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CCB 3043

Kinetics and Reactor


Design
Associate Professor Dr Ku Zilati Ku Shaari
May 2014
CHAPTER 1
Course Outline
CHAPTER 1
Course Learning Outcomes (CO)
1. Explain the fundamentals of different types of reactors and
reactor operations.
2. Apply the principles of chemical reaction engineering in
solving reaction engineering problems, both for homogeneous
and heterogeneous systems.
3. Interpret and analyze reaction kinetics and reactor systems for
optimum reactor performance.
4. Apply reactor design equations for a broad range of conditions
including multiple reactions, catalytic reactions and non-
isothermal processes.
Apply knowledge of mathematics, science and engineering fundamentals
and an engineering specialization to the solution of complex chemical
engineering problems.
Identify, formulate, research literature and analyse complex chemical
engineering problems reaching substantiated conclusions using first
principles of mathematics, natural sciences and engineering sciences
Program Outcomes (PO)
CHAPTER 1
Chemical Engineering Program Outcomes (PO)
1. Apply knowledge of mathematics, science and engineering fundamentals and an engineering
specialization to the solution of complex chemical engineering problems.
2. Identify, formulate, research literature and analyse complex chemical engineering problems
reaching substantiated conclusions using first principles of mathematics, natural sciences
and engineering sciences
3. Design solutions for complex chemical engineering problems and design systems,
components or processes that meet specified needs with appropriate consideration for
public health and safety, cultural, societal, and environmental considerations.
4. Investigate complex chemical engineering problems using research based knowledge and research
methods including design of experiments, analysis and interpretation of data and synthesis of
information to provide valid conclusions.
5. Use modern engineering and IT tools to evaluate complex chemical engineering activities.
6. Apply reasoning informed by contextual knowledge to assess societal, health, safety, legal and
cultural issues and the consequent responsibilities relevant to professional engineering practice.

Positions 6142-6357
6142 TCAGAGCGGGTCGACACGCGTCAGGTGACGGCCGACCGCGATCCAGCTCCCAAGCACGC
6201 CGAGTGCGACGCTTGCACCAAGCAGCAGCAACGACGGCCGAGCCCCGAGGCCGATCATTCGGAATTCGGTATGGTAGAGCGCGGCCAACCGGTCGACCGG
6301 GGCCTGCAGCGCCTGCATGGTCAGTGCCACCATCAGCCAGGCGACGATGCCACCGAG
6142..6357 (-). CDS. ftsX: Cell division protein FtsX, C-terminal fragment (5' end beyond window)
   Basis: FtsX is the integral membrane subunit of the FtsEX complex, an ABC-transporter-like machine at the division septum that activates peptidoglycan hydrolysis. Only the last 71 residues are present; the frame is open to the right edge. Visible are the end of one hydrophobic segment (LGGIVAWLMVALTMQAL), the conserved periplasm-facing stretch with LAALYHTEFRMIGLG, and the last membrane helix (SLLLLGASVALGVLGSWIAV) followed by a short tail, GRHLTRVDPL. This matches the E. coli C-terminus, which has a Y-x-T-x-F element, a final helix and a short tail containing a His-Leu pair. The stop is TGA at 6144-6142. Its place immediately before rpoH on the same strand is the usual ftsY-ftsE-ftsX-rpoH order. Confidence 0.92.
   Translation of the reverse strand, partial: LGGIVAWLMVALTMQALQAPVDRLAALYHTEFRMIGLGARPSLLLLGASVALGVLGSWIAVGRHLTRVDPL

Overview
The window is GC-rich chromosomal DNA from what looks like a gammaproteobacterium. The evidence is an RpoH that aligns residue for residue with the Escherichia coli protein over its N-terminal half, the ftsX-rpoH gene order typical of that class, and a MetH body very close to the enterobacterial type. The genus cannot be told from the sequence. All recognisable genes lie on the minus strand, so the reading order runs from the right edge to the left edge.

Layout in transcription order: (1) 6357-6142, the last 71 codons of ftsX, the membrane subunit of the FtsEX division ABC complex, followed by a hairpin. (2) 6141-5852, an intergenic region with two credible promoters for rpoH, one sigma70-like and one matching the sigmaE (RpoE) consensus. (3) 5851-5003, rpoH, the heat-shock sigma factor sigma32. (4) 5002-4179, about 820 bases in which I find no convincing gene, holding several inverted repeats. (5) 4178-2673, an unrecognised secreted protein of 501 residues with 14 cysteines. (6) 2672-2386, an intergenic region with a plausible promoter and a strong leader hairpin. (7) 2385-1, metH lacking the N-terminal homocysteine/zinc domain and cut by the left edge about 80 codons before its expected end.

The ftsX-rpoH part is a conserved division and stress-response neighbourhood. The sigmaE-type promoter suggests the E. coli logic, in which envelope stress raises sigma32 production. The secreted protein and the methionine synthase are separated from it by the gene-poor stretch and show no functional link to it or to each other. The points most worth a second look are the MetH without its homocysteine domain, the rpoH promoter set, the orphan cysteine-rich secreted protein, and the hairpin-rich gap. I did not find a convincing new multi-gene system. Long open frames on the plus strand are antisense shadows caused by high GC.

7. Understand the impact of professional engineering solutions in societal and environmental contexts
and demonstrate knowledge of and need for sustainable development.
8. Apply ethical principles and commit to professional ethics and responsibilities and norms of
chemical engineering practice
9. Communicate effectively on complex chemical engineering activities with the engineering
community and society.
10. Function effectively as an individual, and as a member or leader in diverse teams and in multi-
disciplinary settings.
11. Recognise the need for, and have the preparation and ability to engage in independent and life-long
learning in the broadest context of technological change.
12. Demonstrate knowledge and understanding of engineering and management principles and apply
these to ones own work, as a member and leader in a team, to manage projects and in
multidisciplinary environments.


CHAPTER 1
Important Rules and Regulations
1. PUNCTUAL!!! I am very strict about you
BEING ON TIME!
2. No make-up Test or Quiz (unless with
MC, UTP event approval form or death
certificate of immediate family
3. Attendance is compulsory, only 3
absences is accepted

CHAPTER 1: Mole
Balances
Lecture 1

CHAPTER 1
Objectives- Chapter 1:
Define the rate of chemical reaction.

Distinguish the difference in operation of
different types of reactor

Apply the mole balance equations to a
batch reactor, CSTR, PFR, and PBR.
CHAPTER 1
Topics (Chapter 1):
Lecture 1:

Chemical Identity
Reaction Rate
Lecture 2:

General Mole Balance Equation
Mole Balance for Different Reactor
Types
Lecture 3: Mole Balance for Different Reactor
Types
Examples
CHAPTER 1






CHAPTER 1
CHEMICAL
REACTION
ENGINEERING
CHEMICAL REACTION REACTOR DESIGN
CHAPTER 1
Basic knowledge:
Very important
Applications:
CHAPTER 1
Application of Chem Rxn Engr
(please read page 1-3)
Manufacture of polyethylene and ethylene.